What is the definition of Bronchogenic Cyst?
Bronchogenic cysts are abnormal growths of tissue that form in the chest cavity, usually in the area between the lungs. The cysts are filled with fluid or mucous. These growths are congenital, meaning they are present at birth.
What are the causes for Bronchogenic Cyst?
The causes of bronchogenic cysts are largely unknown. They occur in fetal development and result from abnormal growths in the upper gastrointestinal and respiratory tract. They are not thought to be genetic.
What are the symptoms for Bronchogenic Cyst?
Bronchogenic cysts generally do not produce symptoms. If a cyst grows too large and presses on parts of the airway or esophagus it may produce symptoms. Often times the cysts are discovered while a patient is undergoing tests for something else. When symptoms do occur they usually include fever from infection and trouble swallowing or breathing.
What are the current treatments for Bronchogenic Cyst?
Bronchogenic cysts are diagnosed through the use of X-Rays, CT scans with contrast dye, or MRIs. Sometimes a doctor will use an esophagram, in which patients swallow a special barium solution that allows them to use radiological equipment to identify abnormalities while swallowing. If tissue samples need to extracted for further evaluation, a doctor may use a bronchoscopy. This involves inserted a tube through the nose and throat and into to lungs to collect samples.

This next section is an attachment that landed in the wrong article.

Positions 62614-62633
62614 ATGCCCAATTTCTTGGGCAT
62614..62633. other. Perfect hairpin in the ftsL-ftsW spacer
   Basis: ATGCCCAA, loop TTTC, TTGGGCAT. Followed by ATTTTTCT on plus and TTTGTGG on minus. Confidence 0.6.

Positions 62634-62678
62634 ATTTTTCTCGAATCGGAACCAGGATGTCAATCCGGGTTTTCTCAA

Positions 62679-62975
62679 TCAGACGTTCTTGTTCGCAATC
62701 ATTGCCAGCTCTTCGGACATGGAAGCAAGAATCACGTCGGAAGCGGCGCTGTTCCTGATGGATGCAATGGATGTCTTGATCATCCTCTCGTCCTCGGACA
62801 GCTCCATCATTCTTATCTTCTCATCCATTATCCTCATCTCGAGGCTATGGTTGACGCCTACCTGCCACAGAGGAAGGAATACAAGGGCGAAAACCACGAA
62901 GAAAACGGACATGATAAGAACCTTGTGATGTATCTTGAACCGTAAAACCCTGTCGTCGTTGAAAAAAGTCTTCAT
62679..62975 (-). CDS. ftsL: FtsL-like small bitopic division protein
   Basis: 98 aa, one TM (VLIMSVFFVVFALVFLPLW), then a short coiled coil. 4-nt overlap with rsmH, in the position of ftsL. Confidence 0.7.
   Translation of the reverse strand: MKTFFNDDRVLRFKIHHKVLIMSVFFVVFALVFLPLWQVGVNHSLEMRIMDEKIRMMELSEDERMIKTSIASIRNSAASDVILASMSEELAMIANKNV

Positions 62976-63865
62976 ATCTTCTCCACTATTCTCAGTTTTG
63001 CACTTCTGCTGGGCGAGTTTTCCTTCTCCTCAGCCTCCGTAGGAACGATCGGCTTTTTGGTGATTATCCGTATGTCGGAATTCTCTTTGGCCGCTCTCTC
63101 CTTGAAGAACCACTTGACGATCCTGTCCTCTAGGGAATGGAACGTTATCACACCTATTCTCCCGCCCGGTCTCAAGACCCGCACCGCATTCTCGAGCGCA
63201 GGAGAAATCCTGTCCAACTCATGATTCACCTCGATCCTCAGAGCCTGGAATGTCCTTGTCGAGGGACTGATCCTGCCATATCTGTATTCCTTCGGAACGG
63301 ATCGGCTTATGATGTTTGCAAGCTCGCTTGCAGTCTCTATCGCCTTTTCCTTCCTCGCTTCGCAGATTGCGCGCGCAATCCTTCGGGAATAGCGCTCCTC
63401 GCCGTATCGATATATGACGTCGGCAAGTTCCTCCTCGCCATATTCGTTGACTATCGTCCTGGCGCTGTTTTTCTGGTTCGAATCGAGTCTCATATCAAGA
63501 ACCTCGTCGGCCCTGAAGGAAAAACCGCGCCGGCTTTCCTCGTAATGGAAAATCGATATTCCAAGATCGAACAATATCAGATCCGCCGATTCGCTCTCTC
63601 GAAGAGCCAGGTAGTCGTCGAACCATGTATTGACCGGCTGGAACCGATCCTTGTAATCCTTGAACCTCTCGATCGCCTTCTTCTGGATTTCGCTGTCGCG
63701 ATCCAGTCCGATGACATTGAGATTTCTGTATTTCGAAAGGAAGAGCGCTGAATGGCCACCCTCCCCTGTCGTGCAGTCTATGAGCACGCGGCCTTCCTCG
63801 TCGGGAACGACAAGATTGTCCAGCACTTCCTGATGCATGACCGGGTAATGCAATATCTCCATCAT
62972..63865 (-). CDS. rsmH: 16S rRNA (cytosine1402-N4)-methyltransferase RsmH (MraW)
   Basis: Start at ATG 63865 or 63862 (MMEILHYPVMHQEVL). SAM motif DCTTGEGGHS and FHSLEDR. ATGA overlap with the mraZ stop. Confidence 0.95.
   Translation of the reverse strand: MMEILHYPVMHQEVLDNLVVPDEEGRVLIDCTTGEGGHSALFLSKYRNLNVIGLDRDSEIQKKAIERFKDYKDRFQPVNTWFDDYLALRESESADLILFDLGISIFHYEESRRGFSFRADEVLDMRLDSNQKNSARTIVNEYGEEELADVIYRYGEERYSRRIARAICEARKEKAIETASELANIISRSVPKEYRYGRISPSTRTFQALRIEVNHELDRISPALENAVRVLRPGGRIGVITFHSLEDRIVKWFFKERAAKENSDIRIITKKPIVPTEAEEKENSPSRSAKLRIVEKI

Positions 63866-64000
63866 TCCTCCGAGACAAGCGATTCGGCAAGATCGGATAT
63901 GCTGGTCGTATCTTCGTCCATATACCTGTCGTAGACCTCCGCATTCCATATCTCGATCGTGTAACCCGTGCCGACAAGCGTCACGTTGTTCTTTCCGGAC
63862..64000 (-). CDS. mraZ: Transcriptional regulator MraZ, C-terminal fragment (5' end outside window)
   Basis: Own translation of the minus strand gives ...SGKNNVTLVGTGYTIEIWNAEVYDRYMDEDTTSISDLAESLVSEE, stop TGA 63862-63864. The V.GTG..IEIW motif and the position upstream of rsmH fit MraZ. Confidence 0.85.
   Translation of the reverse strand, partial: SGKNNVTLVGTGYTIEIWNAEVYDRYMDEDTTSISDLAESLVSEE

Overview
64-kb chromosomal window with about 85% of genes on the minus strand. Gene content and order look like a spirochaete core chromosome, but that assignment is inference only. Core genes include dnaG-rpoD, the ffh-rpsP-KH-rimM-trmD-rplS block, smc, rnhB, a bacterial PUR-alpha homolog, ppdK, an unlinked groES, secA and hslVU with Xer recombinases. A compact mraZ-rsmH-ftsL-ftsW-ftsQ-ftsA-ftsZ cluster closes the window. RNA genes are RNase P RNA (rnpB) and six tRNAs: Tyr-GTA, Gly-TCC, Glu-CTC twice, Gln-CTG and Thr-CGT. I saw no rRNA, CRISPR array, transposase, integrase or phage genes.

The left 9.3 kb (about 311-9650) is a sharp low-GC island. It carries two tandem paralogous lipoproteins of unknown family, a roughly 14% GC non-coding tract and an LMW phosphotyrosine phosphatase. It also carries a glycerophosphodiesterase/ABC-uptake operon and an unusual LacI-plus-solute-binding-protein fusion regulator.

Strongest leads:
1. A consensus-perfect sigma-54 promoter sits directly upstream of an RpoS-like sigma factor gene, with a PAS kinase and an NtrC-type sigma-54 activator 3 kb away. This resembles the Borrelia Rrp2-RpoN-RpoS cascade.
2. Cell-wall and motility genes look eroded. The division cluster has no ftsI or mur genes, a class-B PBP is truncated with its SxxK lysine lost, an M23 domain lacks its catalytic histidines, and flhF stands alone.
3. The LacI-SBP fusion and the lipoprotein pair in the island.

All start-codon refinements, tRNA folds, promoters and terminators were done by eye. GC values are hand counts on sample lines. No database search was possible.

Surgical resection to remove the cyst is the general course of treatment. It is important to remove the cysts to prevent future infections. The procedure may be performed by a surgeon who makes an incision in the back or side of the patient, or at times with the assistance of robotic instruments.
What is the outlook (prognosis) for Bronchogenic Cyst?
Most patients with bronchogenic cysts do extremely well and have normal lung function after their lesions are removed. Early surgery early minimizes the risks for future infections.
What are the possible complications for Bronchogenic Cyst?
Recurrent infections in the chest cavity
Fistula formation in the airway and lungs
Ulcers forming around the cyst